April 27, 2012

Scala + Spring MVC = True? (Part 2)

This is the second part in a series of articles about mixing Scala and Spring MVC. In the first post we looked at how to set up a Scala-Java Maven project and we saw how well Spring MVC translates over to Scala in a very simple example. In this post we will continue with our exploration of Spring MVC and Scala by extending our web application that we started on in the previous post so you might want to go get the example code on GitHub so you can follow along.


Jackson JSON Processor

Lets continue our example by turning our web application into a web service returning data in JSON format. Maybe it will even grow up and be a RESTful web service someday. The typical framework of choice for processing JSON in a Spring MVC application is the Jackson JSON Processor.

For those of you not familiar with using Jackson, it works by registering JSON specific message converters on the Spring MVC application and then the Spring MVC framework will take care of converting the POJOs used by your controllers to/from JSON. The Spring framework will register the message converters automatically if Jackson is on the class path of the application so you do not need to add any extra configuration for this.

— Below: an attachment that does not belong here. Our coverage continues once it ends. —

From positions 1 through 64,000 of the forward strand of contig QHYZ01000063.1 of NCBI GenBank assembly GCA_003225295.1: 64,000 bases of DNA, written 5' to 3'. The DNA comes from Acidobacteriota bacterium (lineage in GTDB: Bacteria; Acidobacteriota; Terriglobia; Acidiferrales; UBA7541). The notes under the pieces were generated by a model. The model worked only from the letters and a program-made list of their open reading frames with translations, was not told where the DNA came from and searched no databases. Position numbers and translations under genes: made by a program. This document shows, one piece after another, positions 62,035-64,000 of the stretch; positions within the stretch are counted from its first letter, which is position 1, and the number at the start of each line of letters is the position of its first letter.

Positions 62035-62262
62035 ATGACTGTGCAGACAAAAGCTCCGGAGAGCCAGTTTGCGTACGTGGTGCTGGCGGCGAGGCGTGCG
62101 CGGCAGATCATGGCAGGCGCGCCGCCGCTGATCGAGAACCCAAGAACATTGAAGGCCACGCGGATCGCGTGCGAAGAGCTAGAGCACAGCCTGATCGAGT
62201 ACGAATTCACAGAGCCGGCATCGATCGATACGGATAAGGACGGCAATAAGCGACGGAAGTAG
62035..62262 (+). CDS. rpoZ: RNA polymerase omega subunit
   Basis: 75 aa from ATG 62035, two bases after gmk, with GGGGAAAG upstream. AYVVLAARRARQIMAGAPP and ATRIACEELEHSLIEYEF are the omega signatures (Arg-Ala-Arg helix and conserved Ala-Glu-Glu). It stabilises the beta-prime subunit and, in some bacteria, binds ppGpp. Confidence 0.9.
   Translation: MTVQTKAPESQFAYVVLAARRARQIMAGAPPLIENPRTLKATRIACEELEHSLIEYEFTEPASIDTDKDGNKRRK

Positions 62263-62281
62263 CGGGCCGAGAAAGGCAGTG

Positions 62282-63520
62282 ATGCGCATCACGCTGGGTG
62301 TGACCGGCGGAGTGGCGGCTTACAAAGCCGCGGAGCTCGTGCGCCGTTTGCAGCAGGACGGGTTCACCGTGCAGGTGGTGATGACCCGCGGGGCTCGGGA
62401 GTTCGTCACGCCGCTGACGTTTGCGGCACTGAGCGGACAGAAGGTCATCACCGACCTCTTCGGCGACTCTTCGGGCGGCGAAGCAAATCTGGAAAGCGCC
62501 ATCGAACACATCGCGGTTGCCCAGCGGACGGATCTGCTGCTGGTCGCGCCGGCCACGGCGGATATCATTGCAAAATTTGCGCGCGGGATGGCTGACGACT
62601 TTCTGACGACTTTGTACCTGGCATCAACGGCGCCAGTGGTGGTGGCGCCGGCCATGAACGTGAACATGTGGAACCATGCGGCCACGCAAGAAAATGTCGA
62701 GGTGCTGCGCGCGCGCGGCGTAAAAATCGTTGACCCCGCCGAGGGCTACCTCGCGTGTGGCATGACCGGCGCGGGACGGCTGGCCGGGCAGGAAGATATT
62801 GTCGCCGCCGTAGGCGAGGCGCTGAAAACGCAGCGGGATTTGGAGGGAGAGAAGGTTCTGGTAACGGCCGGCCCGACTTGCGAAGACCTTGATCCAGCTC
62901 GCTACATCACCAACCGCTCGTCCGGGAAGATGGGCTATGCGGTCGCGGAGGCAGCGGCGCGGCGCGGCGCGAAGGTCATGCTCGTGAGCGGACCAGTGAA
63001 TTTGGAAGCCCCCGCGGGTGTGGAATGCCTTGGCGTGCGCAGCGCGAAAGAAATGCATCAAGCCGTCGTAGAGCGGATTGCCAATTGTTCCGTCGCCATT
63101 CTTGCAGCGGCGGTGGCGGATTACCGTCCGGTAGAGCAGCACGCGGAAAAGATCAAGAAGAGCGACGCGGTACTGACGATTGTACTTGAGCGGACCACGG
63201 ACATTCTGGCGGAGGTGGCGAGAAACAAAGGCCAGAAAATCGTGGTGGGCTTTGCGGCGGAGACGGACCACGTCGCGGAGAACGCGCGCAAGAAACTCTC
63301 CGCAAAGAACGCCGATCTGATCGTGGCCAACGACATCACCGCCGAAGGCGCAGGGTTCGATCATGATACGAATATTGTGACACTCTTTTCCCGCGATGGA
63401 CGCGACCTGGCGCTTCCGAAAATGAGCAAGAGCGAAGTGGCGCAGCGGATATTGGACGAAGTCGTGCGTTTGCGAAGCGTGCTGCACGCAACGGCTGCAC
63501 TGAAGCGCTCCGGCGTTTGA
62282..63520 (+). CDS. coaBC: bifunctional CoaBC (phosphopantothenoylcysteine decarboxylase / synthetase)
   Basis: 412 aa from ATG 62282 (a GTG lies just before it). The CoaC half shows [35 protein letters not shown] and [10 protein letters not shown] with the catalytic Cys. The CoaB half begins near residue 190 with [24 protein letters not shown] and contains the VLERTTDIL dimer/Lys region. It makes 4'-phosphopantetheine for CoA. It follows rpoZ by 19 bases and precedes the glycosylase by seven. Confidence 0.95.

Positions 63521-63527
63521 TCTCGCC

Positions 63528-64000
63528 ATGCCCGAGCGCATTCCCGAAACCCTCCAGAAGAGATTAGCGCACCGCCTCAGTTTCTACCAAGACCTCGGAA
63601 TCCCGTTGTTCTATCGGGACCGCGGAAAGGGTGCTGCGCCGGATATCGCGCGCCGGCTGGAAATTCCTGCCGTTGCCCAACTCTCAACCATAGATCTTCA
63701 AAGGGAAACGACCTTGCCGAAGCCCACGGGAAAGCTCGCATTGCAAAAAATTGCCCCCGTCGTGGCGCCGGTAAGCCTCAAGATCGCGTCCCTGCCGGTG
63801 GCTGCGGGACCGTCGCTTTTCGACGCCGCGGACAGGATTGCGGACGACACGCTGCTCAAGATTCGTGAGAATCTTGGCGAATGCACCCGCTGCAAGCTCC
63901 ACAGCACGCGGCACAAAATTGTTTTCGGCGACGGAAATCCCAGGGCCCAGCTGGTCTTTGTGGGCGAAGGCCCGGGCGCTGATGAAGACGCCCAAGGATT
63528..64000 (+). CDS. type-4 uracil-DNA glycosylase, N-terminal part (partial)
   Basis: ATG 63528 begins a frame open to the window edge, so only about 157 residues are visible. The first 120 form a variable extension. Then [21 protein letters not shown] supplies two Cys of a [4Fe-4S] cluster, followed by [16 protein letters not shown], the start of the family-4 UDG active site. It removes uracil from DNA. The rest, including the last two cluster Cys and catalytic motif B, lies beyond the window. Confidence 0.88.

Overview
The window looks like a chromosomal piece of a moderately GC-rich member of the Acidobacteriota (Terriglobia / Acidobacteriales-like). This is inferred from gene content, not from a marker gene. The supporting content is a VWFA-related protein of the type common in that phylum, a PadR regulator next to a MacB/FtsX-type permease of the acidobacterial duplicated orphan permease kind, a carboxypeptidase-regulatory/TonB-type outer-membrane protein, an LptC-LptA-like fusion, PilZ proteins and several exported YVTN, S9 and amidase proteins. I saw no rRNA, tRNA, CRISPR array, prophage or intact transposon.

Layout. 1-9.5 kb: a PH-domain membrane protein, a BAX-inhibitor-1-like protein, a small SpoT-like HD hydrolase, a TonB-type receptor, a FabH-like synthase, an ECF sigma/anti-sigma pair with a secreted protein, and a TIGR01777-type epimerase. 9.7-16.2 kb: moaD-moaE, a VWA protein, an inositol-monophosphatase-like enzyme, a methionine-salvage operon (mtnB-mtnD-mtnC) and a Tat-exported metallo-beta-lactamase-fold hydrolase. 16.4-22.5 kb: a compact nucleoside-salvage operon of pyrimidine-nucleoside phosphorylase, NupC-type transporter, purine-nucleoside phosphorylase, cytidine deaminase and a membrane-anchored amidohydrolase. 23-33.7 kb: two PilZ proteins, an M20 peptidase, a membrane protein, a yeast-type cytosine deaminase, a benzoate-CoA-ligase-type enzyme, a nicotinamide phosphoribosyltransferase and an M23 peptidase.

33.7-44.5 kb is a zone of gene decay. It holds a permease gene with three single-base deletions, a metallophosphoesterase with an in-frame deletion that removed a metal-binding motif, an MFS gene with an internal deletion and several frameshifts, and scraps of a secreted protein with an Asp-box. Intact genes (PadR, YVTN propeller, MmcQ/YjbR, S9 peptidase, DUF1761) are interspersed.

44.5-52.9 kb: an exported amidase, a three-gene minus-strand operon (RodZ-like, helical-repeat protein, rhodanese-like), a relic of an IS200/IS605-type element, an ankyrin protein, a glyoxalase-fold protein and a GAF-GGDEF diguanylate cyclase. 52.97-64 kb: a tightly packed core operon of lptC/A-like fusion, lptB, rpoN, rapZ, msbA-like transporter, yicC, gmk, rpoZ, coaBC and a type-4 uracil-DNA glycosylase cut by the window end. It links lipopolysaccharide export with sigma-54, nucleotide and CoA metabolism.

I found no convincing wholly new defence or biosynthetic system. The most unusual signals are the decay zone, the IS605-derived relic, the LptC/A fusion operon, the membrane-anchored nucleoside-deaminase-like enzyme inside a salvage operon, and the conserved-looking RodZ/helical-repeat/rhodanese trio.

We will now expand our our web service by giving it an echo feature. If we do a GET to http://localhost:9090/scala-spring-mvc/java/echo?name=Daniel the service will answer back with the name Daniel and the current day of the week, all formatted in JSON. Again, we start with the Java implementation of this and the controller method for the echo feature would look like this:
@RequestMapping("/echo")
@ResponseBody
public JavaEcho echo(@RequestParam String name) {
    return new JavaEcho(name, getWeekDay());
}
And the accompanying POJO would look like this:
public class JavaEcho {

    private final String name;
    private final String weekDay;

    public JavaEcho(@JsonProperty("name") String name,
                    @JsonProperty("weekDay") String weekDay) {
        this.name = name;
        this.weekDay = weekDay;
    }

    public String getName() {
        return name;
    }

    public String getWeekDay() {
        return weekDay;
    }

}

JavaEcho is a simple POJO containing two fields: name and weekDay. The extra JSON annotations are there because we made the POJO immutable. If it had been mutable we would not need them. But who wants mutable objects anyway?

If we just copy this over to Scala code we would end up with a controller method like this:
@RequestMapping(Array("/echo"))
@ResponseBody
def echo(name: String): ScalaEcho = {
    ScalaEcho(name, weekDay())
}
and the supporting class:
case class ScalaEcho(@JsonProperty("name") val name: String,
                     @JsonProperty("weekDay") val weekDay: String)
Now here is where we run into our first problem. If we would try to run this code it would not work because Jackson would not know what to do with the Scala objects returned by the controller methods. This is because Jackson, like many other frameworks, are expecting classes to follow the Java Bean naming convention for accessor methods and Scala classes does not do that by default.